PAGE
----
Question: I have recently signed a contract to purchase a home. I would like to settle in the first week of December but my real estate agent says that I should settle at the end of November because I can save a month's interest by settling at the end of the month. I'm all for saving a month of interest but it doesn't sound right. Why would a lender give you an interest-free month?
Answer: Lenders don't lend any money for free. It seems that there's a common belief that you can "save" a lot of interest by settling at the end of the month. Not true. Your real estate agent is confusing "saving" interest with pre-paid interest. Let me explain.
All mortgage payments are paid in arrears. This means that any mortgage payment covers the interest owed for the preceding month. It's the opposite of rent payments, which are due in advance.
Since mortgage payments are paid in arrears, your first mortgage payment will always be due at the end of the first full month you took out the loan. So if you settle in early December, your first full month will be January and your first mortgage payment will be due February 1st -- almost two months after settlement.
If you settle at the end of November, your first full month will be December and your first payment will be due January 1st -- about one month after settlement.
Your real estate agent is referring to the interim interest that must be pre-paid at the time of settlement. If you settle in the beginning of any month, you will be required to pay the interim interest from the day you settle to the end of the month.
If you settle of the tenth of the month, you would pre-pay roughly 20 days of interest to cover the period from the tenth to the end of the month.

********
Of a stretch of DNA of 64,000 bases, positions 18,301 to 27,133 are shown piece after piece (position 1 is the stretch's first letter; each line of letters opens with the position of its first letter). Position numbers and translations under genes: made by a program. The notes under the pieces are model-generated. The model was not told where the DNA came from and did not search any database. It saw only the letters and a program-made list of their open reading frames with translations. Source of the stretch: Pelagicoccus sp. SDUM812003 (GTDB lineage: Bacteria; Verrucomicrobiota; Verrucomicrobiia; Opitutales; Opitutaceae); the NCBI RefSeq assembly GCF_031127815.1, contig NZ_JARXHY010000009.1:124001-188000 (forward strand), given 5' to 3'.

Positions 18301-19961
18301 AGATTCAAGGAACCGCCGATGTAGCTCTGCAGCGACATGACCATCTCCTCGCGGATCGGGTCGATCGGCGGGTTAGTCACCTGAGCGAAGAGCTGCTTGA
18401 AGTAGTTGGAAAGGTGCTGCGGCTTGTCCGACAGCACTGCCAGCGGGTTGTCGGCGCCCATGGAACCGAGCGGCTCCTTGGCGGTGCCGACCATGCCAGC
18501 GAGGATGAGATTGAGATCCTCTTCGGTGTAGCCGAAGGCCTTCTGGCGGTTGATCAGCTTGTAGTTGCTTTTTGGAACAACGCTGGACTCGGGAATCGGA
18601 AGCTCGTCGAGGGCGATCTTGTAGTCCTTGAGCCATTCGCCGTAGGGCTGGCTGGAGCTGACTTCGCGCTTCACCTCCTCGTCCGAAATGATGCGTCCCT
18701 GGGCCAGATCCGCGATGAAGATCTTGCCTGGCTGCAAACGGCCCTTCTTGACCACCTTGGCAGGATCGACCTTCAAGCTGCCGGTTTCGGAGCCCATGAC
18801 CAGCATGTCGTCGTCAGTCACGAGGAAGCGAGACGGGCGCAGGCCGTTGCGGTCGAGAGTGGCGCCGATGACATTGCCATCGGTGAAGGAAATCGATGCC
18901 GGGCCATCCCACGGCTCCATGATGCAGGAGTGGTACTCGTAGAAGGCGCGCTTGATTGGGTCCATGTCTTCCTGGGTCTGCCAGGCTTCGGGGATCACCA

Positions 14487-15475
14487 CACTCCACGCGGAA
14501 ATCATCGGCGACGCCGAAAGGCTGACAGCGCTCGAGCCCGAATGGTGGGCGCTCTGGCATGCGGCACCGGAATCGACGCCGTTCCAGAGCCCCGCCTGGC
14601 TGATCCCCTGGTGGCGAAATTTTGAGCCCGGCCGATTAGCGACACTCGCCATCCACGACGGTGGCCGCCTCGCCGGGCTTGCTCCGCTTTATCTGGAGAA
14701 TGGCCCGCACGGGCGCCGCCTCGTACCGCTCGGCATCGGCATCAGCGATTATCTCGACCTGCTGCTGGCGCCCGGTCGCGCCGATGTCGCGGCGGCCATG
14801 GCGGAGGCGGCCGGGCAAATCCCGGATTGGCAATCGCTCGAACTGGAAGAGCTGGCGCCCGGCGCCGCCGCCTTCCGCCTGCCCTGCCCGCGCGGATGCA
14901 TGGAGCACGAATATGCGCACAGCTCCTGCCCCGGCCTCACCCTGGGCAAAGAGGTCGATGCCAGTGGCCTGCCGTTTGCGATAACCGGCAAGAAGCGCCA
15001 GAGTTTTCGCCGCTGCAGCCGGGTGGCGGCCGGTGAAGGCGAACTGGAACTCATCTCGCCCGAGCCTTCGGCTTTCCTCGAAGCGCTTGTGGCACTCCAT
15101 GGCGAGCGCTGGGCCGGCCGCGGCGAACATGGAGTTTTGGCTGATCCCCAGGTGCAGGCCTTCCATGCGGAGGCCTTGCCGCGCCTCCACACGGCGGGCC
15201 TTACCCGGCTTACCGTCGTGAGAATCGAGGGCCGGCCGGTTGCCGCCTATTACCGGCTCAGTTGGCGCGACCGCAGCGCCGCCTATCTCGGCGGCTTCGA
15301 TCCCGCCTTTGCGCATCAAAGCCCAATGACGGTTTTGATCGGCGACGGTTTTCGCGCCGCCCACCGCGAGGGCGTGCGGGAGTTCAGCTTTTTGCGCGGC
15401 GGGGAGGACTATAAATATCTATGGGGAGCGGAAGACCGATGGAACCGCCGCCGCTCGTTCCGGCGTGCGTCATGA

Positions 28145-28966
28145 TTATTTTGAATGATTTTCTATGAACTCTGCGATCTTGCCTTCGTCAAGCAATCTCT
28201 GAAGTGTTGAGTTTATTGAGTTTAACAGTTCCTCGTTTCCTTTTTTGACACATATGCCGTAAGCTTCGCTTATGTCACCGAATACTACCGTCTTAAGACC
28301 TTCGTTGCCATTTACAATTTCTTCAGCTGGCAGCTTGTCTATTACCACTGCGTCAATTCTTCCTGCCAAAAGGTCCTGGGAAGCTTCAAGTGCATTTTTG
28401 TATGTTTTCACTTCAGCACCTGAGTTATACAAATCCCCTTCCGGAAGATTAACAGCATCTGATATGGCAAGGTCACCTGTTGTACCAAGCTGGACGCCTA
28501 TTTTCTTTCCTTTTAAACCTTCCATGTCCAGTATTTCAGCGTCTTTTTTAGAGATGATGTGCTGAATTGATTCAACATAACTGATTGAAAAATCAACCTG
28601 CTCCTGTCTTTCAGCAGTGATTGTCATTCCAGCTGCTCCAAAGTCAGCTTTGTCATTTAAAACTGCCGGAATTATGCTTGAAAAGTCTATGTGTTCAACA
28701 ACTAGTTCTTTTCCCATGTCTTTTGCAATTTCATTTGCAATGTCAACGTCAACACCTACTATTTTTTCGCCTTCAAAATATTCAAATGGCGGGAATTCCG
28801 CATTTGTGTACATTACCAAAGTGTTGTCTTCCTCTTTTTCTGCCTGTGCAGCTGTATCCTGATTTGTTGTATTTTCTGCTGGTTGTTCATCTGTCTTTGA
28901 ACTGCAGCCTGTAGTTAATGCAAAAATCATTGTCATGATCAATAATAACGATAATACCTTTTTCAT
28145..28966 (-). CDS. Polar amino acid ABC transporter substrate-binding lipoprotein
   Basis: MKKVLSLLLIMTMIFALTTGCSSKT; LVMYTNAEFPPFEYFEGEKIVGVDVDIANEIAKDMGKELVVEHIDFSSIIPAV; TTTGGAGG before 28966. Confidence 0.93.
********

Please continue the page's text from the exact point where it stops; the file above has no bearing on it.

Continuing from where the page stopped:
If you settle on the 30th, you wouldn't pre-pay any interest but your first mortgage payment would be due in one month's time.
So, settling at the end of the month doesn't "save" you any money. However, if you are short of cash, it will reduce the amount of funds required at the settlement table.
I hope I have answered your question. But now that we're on this subject, let me also talk a little bit about loan payoffs.
Millions of Americans are taking advantage of lower interest rates and refinancing their mortgage. For those folks who have FHA (Federal Housing Administration ) loans, it's important to know that FHA collects the entire month's interest when the loan is paid off.
Basically, this means that if you pay off your FHA loan on the first of the month, FHA will charge you interest for the entire month. So for folks who are refinancing their FHA loan, it's best to settle at the end of the month. With any luck your loan officer will already know this and have you scheduled to close at the appropriate time.
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